_{2}concentration data were determined as follows:

_{120,T}represents temperature data of node 120, X

_{125,T}, X

_{114,T}, and X

_{129,T}represent temperature of nodes 125, 114, and 129, respectively; Y

_{120,H}represents humidity data of node 120, X

_{125,H}, X

_{114,H}and X

_{129,H}represent humidity of nodes 125, 114, and 129; Y

_{120,CO2}represents CO

_{2}of node 120, X

_{125,CO2}, X

_{114,CO2}, and X

_{129,CO2}represent CO

_{2}of nodes 125, 114, and 129, respectively.

#### 3.3. Support Vector Regression Model

_{i}(j), y(j), i = 1, 2, …, M, j = 1, 2, …, N), x

_{i}(j) is the jth sample of the ith variable, y(j) is the corresponding output value, N is the sample capacity. The basic idea of SVR is to map the sample X to a high-dimensional feature space (as shown in Figure 6a) by a nonlinear mapping function φ(x), and to perform linear regression analysis in this feature space, and then construct the optimal decision function y(x) in Equation (7). The output of SVR is a linear combination of intermediate nodes, each of which corresponds to a support vector, and its structure is shown in Figure 6b.

^{2}/2 and the training model complexity. The kernel function is used to achieve a high-dimensional mapping feature space for the data, and the Lagrange equation is further introduced to solve Equation (8) to obtain the SVR output model results,

_{j}, x) is the kernel function and α is the Lagrange multiplier.

#### 3.4. Back Propagation (BP) Neural Network Model

_{i}(j), y(j), i = 1, 2, …, M, j = 1, 2, …, N), where the input layer contains m nodes, the implicit layer contains n nodes, and the output layer has one node. W

_{ih}(i = 1, 2, …, m; h = 1, 2, …, p) is the weight between the i

_{th}neuron in the input layer to the h

_{th}neuron in the hidden layer, and W

_{ho}(h = 1, 2, …, p; o = 1) is the weight from the h

_{th}neuron in the hidden layer to the o

_{th}neuron in the output layer, and θ

_{h}(h = 1, 2, …, p) is the threshold of the h

_{th}neuron in the hidden layer, σ

_{1}is the threshold of the output layer, X

_{i}(i = 1, 2, …, m) is the I neuron of the input layer of the BP neural network, Y

_{1}is the neuron of the output layer of the BP neural network, Y

_{k}is the expected output of the BP neural network, and e is the error between the expected output and the actual output of the BP neural network [42,43].

_{th}neuron in the hidden layer is α

_{h}, the input received by the neuron in the output layer is β, see Equations (10) and (11), and b

_{h}is the output of the h

_{th}neuron in the hidden layer. It is assumed that the Sigmoid function is used in both the hidden layer and the output layer.

_{k}, y

_{k}), the output of the output layer is noted by $\widehat{y}$, then the mean square error E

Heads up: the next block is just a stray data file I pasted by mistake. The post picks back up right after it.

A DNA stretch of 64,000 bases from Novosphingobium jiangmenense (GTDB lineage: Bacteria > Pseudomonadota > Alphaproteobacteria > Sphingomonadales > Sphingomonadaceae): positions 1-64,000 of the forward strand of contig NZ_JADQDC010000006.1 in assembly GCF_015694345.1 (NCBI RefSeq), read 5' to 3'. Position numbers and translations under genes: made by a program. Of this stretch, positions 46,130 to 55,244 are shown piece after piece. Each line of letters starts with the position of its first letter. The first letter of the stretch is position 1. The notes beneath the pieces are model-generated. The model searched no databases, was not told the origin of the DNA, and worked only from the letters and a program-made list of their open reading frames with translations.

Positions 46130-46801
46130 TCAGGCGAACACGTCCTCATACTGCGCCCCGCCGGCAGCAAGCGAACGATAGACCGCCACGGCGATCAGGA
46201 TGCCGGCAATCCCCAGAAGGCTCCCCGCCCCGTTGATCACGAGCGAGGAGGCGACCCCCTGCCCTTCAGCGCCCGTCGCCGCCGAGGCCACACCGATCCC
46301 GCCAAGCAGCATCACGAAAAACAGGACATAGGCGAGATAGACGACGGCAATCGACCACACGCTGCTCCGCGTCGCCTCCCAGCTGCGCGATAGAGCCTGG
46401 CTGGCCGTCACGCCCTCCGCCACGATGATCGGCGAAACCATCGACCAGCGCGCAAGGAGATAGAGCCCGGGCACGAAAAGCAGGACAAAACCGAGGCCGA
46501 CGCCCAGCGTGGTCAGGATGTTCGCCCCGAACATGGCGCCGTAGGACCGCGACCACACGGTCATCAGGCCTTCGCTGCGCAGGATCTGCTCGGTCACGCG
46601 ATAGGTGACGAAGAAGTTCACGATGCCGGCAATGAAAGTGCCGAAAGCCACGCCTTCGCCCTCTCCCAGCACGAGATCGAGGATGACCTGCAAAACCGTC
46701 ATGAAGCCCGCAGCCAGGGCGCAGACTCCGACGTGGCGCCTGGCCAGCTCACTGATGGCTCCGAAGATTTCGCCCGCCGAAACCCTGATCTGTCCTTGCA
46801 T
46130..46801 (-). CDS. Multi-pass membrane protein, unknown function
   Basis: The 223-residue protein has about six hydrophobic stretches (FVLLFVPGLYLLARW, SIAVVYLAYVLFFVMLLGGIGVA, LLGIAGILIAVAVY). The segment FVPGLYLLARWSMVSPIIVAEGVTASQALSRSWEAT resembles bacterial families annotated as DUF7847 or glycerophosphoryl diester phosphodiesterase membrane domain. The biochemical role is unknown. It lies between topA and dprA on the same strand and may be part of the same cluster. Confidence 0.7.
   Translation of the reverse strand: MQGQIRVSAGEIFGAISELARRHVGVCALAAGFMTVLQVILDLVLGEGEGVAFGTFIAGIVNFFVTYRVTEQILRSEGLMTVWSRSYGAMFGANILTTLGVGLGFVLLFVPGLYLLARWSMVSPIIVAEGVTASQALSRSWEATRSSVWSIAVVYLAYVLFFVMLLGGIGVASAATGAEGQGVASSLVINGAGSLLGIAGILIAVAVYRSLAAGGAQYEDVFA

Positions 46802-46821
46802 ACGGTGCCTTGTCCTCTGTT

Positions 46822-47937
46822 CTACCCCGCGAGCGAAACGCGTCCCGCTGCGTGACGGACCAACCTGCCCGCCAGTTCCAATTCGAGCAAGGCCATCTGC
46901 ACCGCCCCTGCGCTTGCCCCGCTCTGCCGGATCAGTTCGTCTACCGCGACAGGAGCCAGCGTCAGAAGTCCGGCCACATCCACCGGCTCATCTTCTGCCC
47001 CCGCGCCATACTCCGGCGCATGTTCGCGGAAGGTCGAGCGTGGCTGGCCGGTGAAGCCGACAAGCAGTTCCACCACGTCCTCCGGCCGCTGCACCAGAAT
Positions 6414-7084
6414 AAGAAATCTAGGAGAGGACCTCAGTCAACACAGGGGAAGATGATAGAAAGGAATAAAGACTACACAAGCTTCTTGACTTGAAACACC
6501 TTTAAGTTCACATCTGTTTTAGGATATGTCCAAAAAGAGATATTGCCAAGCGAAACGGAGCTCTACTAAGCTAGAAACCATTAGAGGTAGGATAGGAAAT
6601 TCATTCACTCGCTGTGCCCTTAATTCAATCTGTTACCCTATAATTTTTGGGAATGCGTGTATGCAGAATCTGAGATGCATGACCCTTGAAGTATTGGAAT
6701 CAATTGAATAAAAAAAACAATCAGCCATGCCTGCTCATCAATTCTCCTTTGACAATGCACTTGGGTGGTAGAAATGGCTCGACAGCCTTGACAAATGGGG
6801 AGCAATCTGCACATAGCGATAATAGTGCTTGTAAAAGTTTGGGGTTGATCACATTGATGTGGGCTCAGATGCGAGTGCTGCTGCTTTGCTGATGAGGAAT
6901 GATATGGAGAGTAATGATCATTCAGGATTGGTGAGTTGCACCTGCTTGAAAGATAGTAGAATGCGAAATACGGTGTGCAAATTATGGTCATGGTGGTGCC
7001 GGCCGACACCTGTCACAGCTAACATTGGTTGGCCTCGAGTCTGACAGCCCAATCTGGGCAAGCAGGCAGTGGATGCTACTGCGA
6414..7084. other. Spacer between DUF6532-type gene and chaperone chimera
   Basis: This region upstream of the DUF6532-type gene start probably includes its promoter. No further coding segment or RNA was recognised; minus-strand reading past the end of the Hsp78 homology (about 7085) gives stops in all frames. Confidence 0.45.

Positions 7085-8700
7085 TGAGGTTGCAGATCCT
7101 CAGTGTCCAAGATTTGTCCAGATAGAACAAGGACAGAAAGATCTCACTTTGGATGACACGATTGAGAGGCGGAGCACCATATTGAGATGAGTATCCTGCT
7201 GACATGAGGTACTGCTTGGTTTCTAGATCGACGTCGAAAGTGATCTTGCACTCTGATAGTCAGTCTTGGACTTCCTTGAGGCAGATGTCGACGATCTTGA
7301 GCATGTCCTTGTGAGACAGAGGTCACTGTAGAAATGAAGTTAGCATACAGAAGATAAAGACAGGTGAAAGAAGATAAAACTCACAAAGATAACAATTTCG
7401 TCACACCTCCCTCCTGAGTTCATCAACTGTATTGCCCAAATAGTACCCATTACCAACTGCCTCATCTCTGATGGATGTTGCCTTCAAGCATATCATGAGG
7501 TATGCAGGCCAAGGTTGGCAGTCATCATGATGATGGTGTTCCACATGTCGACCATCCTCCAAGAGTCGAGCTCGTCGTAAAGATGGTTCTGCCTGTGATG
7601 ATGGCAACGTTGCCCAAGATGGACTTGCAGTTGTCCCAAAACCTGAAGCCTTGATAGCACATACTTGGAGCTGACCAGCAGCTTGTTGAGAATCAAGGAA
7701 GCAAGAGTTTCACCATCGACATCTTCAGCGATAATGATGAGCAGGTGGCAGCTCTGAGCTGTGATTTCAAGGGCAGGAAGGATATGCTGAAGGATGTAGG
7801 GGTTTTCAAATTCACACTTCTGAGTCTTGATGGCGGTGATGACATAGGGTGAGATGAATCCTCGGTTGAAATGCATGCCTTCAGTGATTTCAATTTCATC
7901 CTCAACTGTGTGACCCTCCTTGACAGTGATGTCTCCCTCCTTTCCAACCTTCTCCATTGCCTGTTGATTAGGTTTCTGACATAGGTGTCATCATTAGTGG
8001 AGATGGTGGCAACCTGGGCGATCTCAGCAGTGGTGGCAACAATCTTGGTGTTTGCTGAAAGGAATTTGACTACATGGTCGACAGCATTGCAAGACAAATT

_{k}of the BP neural network on (x

_{k}, y

_{k});

#### 3.5. Reconstructed Data Analysis

_{2}concentration fitting curve was the worst. It indicates that the three algorithms have good accuracy in reconstructing temperature, humidity, and CO

_{2}concentration data.

^{2}and Mean Square Error are selected and their formulas are given in Equations (14) and (15), where M is the total number of samples, and y

^{(i)}, $\widehat{y}$

^{(i)}, $\overline{y}$ are the ith measured data, the ith reconstructed data, and the average value of the samples, respectively. The closer the R

^{2}is to 1 and the Mean Square Error is to 0, the better the model reconstruction is. It should be emphasized that since temperature, humidity, and CO

_{2}concentration have different units and magnitudes. Therefore, in the procedure of data preprocessing, the three data are normalized so that they are all distributed between 0 and 1. As an example to analyze the accuracy of the three algorithms in reconstructing temperature data, Figure 10 gives the specific performance of the three algorithms in reconstructing temperature data in the training and test sets. It can be seen that the performance of each model on the training and test sets is very close to each other, with no overfitting phenomenon. The R

^{2}based on the SVR model reconstruction is 0.9915, the MSE based on the MLR model reconstruction is 0.0044, and the R

^{2}and MSE based on the BP neural network model reconstruction are 0.9808 and 0.0126, and their performance is the worst in comparison with other methods. The results demonstrate that the accuracy of reconstructing temperature data based on SVR model and MLR model is higher than that based on BP neural network model. It has different performance in reconstructing temperature, humidity and CO

_{2}with exactly same algorithm, Figure 10c shows the accuracy of reconstructing the data based on BP algorithm is humidity, temperature, and CO